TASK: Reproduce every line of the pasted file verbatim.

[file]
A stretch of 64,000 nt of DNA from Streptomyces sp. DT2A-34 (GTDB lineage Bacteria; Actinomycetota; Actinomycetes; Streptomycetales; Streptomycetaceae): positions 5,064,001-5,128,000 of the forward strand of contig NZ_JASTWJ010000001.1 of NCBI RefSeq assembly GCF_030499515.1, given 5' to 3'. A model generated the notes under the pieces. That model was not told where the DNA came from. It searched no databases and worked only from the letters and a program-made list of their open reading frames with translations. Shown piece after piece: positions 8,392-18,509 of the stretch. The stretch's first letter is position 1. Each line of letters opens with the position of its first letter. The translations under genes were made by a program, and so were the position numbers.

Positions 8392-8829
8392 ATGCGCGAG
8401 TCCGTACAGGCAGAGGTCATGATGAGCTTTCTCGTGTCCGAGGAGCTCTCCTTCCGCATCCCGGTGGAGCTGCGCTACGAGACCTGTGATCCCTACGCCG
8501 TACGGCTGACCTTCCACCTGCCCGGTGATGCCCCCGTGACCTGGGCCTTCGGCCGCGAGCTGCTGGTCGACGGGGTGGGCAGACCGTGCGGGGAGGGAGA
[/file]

A stretch of 64,000 nt of DNA from Streptomyces sp. DT2A-34 (GTDB lineage Bacteria; Actinomycetota; Actinomycetes; Streptomycetales; Streptomycetaceae): positions 5,064,001-5,128,000 of the forward strand of contig NZ_JASTWJ010000001.1 of NCBI RefSeq assembly GCF_030499515.1, given 5' to 3'. A model generated the notes under the pieces. That model was not told where the DNA came from. It searched no databases and worked only from the letters and a program-made list of their open reading frames with translations. Shown piece after piece: positions 8,392-18,509 of the stretch. The stretch's first letter is position 1. Each line of letters opens with the position of its first letter. The translations under genes were made by a program, and so were the position numbers.

Positions 8392-8829
8392 ATGCGCGAG
8401 TCCGTACAGGCAGAGGTCATGATGAGCTTTCTCGTGTCCGAGGAGCTCTCCTTCCGCATCCCGGTGGAGCTGCGCTACGAGACCTGTGATCCCTACGCCG
8501 TACGGCTGACCTTCCACCTGCCCGGTGATGCCCCCGTGACCTGGGCCTTCGGCCGCGAGCTGCTGGTCGACGGGGTGGGCAGACCGTGCGGGGAGGGAGA